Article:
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US3411021A - Line driver for modifying lengths of polar signals - Google Patents

Line driver for modifying lengths of polar signals Download PDF

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US3411021A
US3411021A US50290865A US3411021A US 3411021 A US3411021 A US 3411021A US 50290865 A US50290865 A US 50290865A US 3411021 A US3411021 A US 3411021A
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transistor
line
resistor
potential
base
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Elich John
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Western Union Telegraph Co
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Western Union Telegraph Co
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    • HELECTRICITY
    • H04ELECTRIC COMMUNICATION TECHNIQUE
    • H04LTRANSMISSION OF DIGITAL INFORMATION, e.g. TELEGRAPHIC COMMUNICATION
    • H04L25/00Baseband systems
    • H04L25/02Details ; Arrangements for supplying electrical power along data transmission lines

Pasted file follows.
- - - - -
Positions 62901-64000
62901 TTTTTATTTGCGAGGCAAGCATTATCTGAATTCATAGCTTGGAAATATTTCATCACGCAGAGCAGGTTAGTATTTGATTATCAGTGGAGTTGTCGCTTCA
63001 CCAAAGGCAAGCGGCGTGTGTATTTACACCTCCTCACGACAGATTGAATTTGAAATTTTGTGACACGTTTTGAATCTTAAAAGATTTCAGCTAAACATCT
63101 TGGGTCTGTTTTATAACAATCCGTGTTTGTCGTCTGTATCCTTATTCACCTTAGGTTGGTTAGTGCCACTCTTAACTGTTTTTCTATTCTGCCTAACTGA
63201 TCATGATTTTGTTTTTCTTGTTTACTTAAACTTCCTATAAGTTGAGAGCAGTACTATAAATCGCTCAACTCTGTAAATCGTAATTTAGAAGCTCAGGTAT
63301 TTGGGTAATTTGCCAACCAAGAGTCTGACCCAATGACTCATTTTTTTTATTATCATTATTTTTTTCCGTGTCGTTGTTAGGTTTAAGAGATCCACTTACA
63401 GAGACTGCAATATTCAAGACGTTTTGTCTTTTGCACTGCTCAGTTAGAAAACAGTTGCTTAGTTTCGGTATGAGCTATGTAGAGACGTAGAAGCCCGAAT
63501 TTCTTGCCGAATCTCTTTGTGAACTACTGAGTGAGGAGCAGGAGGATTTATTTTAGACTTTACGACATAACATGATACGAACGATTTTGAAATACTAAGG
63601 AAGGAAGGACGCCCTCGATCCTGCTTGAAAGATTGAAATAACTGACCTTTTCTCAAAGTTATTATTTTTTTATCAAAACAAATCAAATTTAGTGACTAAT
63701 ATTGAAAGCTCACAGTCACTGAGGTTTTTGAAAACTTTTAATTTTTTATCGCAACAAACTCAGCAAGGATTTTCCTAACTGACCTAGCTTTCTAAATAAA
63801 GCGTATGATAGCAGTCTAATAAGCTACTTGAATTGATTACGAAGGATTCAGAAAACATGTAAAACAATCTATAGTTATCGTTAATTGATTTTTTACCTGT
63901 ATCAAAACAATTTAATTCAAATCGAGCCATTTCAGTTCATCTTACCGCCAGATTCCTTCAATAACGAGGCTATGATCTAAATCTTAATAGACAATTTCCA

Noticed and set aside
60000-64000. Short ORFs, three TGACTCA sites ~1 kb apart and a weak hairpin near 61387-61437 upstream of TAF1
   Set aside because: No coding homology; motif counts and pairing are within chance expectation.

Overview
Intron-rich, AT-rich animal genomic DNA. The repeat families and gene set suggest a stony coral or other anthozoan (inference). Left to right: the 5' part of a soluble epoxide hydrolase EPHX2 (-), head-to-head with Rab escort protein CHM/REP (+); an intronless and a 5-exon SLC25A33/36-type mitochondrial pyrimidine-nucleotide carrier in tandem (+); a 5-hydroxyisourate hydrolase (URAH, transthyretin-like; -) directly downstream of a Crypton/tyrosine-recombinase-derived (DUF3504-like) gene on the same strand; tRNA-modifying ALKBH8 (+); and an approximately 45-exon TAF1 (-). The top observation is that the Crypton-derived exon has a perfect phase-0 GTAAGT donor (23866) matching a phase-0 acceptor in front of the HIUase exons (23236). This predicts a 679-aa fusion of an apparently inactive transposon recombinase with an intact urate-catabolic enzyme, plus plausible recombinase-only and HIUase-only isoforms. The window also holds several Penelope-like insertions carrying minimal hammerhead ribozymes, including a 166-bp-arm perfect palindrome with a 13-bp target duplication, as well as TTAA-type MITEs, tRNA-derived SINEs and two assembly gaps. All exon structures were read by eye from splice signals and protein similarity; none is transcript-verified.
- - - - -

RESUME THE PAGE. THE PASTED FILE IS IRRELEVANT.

• HELECTRICITY
    • H03BASIC ELECTRONIC CIRCUITRY
    • H03KPULSE TECHNIQUE
    • H03K5/00Manipulating pulses not covered by one of the other main groups in this subclass
    • H03K5/01Shaping pulses
    • H03K5/04Shaping pulses by increasing duration; by decreasing duration

Description

J. ELICH Nov. 12, 1968 LINE DRIVER FOR MODIFYING LENGTHS OF POLAR SIGNALS Filed Oct. 23, 1965 INVENTOR: JOHN Eucn BYM l l l l ATTORNEY.

United States Patent 3,411,021 LINE DRIVER FOR MODIFYING LENGTHS 0F POLAR SIGNALS John Elich, Staten Island, N.Y., assignor to The Western Union Telegraph Company, New York, N.Y., a corporation of New York Filed Oct. 23, 1965, Ser. No. 502,908 4 Claims. (Cl. 307-265) ABSTRACT OF THE DISCLOSURE The disclosure describes a line driver circuit for a telegraph line in which alternating polar mark and space sig nals are transmitted. In order to compensate or correct for bias distortion in such a circuit either the mark or space pulses can be lengthened while the others are shortened. The circuit includes two stages of transistorized amplification. A time delay circuit controlled by a transistoriZed gate is connected via a double throw switch to either stage of amplification to effect the desired correction of pulse lengths.

This invention relates to the telegraphic transmission of information, and more particularly to novel means in a telegraph line driver for correcting distortion of line signals.